Life of Purpose is the first primary care treatment center on a college campus in the United States. We specialize in the treatment of young adults, age 17 and older, whose education has been disrupted by substance misuse.
Life of Purpose provides a framework for success in recovery and purpose in life through specialized, academically focused substance use disorder treatment™. At Life of Purpose, we offer primary care, intensive outpatient treatment, academically focused aftercare, and student recovery housing. Additionally, Life of Purpose is structured to work with individuals who have received primary care at other facilities and are returning to or entering college for the first time. To accommodate the needs of clients who have or are completing primary care at other treatment facilities, Life of Purpose works with families and clients to provide brief transitional episodes or directly enter lower levels of care in our academically focused continuum.
With locations in Florida, New Jersey and Tennessee, our continuum of care was uniquely designed to address the gap in traditional addiction treatment services offered to emerging adults. By extending supportive structure and subacute level clinical and case management services into the transition back to college, Life of Purpose effectively provides the equivalent of an impaired professionals program for nonprofessional emerging adults.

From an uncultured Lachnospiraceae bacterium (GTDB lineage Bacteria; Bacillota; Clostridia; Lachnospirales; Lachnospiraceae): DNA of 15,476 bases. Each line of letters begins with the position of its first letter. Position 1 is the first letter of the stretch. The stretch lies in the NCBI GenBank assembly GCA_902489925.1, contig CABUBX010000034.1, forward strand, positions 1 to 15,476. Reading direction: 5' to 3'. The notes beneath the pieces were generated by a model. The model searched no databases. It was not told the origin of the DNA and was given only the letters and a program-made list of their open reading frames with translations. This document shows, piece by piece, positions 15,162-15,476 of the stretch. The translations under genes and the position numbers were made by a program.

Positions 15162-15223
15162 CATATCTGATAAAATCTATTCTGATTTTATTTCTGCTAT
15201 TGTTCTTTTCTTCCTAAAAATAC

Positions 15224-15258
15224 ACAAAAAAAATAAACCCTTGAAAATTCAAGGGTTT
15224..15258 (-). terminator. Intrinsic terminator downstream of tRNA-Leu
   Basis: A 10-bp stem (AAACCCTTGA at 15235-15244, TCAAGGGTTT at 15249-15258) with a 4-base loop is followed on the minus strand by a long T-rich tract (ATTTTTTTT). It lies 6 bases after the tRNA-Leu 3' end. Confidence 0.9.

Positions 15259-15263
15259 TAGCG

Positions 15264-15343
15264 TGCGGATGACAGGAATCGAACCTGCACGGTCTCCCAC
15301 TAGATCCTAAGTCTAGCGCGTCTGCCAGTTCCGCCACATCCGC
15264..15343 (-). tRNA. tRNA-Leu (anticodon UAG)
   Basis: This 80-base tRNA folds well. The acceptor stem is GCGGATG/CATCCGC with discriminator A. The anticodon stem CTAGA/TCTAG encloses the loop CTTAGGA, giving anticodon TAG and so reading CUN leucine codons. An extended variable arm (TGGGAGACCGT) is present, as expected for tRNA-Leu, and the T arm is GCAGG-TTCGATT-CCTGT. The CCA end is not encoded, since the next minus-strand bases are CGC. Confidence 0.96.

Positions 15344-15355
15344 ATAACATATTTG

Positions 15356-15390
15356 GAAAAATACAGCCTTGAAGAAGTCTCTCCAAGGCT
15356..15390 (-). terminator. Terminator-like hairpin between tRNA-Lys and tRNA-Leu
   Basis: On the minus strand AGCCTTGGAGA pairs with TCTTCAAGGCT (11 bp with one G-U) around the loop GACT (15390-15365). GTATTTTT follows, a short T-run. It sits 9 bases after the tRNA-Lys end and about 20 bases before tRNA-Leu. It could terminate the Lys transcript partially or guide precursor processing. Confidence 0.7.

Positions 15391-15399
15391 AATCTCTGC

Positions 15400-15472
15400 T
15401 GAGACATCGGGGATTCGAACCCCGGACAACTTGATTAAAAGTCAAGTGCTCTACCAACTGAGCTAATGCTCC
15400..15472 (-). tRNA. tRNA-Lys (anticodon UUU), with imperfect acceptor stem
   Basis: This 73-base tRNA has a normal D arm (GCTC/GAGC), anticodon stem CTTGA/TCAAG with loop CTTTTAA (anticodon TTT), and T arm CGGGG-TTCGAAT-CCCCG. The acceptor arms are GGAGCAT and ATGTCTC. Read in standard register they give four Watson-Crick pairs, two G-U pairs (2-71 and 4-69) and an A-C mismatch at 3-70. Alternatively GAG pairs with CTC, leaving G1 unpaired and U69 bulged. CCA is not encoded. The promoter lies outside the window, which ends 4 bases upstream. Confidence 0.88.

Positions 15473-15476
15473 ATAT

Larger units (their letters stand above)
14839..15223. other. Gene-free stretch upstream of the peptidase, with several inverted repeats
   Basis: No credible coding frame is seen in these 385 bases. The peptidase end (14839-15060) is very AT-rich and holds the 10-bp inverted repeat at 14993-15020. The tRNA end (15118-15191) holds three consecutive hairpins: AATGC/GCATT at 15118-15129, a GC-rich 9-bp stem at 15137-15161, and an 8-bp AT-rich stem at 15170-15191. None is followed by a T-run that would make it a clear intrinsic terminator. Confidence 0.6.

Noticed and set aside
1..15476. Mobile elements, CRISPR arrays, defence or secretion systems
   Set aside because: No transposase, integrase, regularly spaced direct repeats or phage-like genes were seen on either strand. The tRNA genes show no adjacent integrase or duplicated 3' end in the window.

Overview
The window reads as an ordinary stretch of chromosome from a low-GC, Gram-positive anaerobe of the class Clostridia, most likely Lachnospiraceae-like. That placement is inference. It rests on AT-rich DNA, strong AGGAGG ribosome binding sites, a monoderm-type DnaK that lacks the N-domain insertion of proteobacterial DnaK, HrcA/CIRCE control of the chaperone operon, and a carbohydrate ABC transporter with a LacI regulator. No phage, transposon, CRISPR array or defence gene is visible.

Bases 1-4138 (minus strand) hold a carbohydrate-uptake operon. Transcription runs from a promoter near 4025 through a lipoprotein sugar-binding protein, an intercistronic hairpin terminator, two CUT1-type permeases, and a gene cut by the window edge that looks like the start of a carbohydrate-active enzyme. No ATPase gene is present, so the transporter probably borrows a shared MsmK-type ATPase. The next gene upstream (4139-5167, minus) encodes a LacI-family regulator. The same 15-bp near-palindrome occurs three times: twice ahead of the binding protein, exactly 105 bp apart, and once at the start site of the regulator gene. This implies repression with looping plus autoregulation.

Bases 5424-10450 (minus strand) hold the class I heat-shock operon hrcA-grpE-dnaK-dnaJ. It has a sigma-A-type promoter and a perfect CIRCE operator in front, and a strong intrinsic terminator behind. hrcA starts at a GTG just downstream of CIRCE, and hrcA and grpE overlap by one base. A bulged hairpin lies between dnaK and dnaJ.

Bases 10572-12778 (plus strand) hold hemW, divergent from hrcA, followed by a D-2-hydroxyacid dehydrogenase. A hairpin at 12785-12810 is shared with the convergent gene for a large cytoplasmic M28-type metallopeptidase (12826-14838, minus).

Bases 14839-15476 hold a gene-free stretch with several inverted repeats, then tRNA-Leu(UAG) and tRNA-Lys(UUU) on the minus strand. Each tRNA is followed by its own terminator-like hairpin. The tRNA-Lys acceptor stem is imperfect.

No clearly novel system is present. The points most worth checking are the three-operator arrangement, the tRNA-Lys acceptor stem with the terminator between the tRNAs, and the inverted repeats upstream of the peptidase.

Lack of upward mobility and perceived stagnation undermine the progress clients make during an acute care treatment episode and hinder their ability to build and maintain recovery. By implementing a strengths-based approach to the high risk post-acute care phase of an individual’s recovery, Life of Purpose is able to continue to build on the foundations of self-esteem, meaning and purpose in life, and self-worth which are all fundamental to the long term success of emerging adult recovery episodes. This recovery capitol building approach, in turn, effectively combats the feelings of dissonance and existential crisis which so often lead to instability and re-occurrence of use in young adult recovery populations.